The Journals and Miscellaneous Notebooks of Ralph Waldo Emerson edited by William H. Gilman, edited by AlfredR. Ferguson, edited by Merrell R. Davis, edited by Merton M. Sealts Jr., edited by Harrison Hayford
The Early Lectures of Ralph Waldo Emerson edited by Robert E. Spiller, edited by Stephen E. Whicher
No Laughing Matter by Angus Wilson
Poor Cow by Nell Dunn
How Children Learn by John Holt
Titania: The Biography of Isak Dinesen by Parmenia Migel
A New Catechism: Catholic Faith for Adults produced by the Higher Catechetical Institute at Nijmegen
The Instrument by John O'Hara
A Bad Man by Stanley Elkin
Games of Chance by Thomas Hinde
V.S. Pritchett (1900–1997) was a British essayist, novelist and short story writer. He worked as a foreign correspondent for the The Christian Science Monitorand as a literary critic forNew Statesman. In 1968 Pritchett was made a Commander of the Order of the British Empire; he was knighted in 1975. His body of work includes many collections of short stories, in addition to travelogues, reviews, literary biographies and novels.
Mary McCarthy (1912-1989) was a novelist, essayist, and critic. Her political and social commentary, literary essays, and drama criticism appeared in magazines such as Partisan Review, The New Yorker, Harper’s, and The New York Review of Books, and were collected in On the Contrary (1961), Mary McCarthy’s Theatre Chronicles 1937-1962 (1963), The Writing on the Wall (1970), Ideas and the Novel (1980), and Occasional Prose (1985). Her novels include The Company She Keeps (1942), The Oasis (1949), The Groves of Academe (1952), A Charmed Life (1955), The Group (1963), Birds of America (1971), and Cannibals and Missionaries (1979). She was the author of three works of autobiography, Memories of a Catholic Girlhood (1957), How I Grew (1987), and the unfinished Intellectual Memoirs (1992), and two travel books about Italy, Venice Observed (1956) and The Stones of Florence (1959). Her essays on the Vietnam War were collected in The Seventeenth Degree (1974); her essays on Watergate were collected in The Mask of State (1974).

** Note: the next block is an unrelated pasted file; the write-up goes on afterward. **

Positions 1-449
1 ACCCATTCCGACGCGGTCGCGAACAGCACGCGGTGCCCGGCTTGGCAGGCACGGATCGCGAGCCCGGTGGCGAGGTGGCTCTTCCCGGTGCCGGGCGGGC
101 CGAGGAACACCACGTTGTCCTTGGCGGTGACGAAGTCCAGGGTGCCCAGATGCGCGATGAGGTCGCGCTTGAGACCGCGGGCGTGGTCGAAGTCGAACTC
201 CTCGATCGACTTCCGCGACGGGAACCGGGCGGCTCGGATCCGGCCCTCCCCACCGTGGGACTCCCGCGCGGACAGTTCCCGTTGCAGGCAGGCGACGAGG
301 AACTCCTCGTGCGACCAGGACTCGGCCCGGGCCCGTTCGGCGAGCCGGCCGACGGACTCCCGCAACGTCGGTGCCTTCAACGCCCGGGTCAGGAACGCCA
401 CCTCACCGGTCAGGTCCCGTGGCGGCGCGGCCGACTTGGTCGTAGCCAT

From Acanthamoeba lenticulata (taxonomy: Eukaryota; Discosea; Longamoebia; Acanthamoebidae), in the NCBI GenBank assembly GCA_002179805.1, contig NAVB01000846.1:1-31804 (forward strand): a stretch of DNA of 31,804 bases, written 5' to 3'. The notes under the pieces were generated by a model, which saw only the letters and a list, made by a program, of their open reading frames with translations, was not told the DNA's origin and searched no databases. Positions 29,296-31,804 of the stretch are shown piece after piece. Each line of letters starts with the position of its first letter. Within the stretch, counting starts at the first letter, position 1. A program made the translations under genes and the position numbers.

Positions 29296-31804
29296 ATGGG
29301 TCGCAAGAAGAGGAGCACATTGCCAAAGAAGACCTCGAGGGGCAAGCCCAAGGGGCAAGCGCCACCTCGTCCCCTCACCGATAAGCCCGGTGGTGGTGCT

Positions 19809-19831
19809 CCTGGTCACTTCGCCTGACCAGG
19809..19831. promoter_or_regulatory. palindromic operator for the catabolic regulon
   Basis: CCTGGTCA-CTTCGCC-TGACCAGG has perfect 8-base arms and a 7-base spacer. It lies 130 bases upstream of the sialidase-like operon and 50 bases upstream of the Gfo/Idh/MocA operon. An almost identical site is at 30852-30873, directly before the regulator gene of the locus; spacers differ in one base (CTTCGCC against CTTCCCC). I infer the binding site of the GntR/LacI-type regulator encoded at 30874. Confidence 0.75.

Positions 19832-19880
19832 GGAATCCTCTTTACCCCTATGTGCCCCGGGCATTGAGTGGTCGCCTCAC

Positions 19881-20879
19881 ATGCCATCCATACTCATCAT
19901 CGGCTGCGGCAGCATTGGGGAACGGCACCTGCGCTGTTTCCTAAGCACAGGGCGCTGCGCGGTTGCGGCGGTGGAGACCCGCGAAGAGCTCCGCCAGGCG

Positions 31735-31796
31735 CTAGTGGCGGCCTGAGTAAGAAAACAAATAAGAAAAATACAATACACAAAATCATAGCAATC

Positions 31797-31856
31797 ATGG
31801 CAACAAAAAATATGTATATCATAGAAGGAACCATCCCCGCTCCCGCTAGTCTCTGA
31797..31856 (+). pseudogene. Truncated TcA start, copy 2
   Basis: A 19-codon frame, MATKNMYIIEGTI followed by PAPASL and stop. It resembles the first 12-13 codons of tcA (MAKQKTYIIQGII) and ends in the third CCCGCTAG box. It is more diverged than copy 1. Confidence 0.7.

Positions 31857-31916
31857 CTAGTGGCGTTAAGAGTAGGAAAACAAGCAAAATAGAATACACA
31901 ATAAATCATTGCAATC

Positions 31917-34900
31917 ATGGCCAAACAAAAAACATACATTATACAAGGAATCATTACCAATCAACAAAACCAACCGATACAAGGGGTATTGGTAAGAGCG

Elizabeth Hardwick (1916-2007) was born in Lexington, Kentucky, and educated at the University of Kentucky and Columbia University. A recipient of a Gold Medal from the American Academy of Arts and Letters, she is the author of three novels, a biography of Herman Melville, and four collections of essays. She was a co-founder and advisory editor of The New York Review of Books and contributed more than one hundred reviews, articles, reflections, and letters to the magazine. NYRB Classics publishes Sleepless Nights, a novel, and Seduction and Betrayal, a study of women in literature.
Harvey Swados (1920–1972) was born in Buffalo, the son of a doctor. A graduate of the University of Michigan, he served in the Merchant Marine during World War II and published his first novel, Out Went the Candle, in 1955. His other books include the novels Standing Fast and Celebration; a group of stories set in an auto plant, On the Line, widely regarded as a classic of the literature of work; and various collections of nonfiction, including A Radical’s America. Swados’s 1959 essay for Esquire, “Why Resign from the Human Race?,” has often been said to have inspired the formation of the Peace Corps.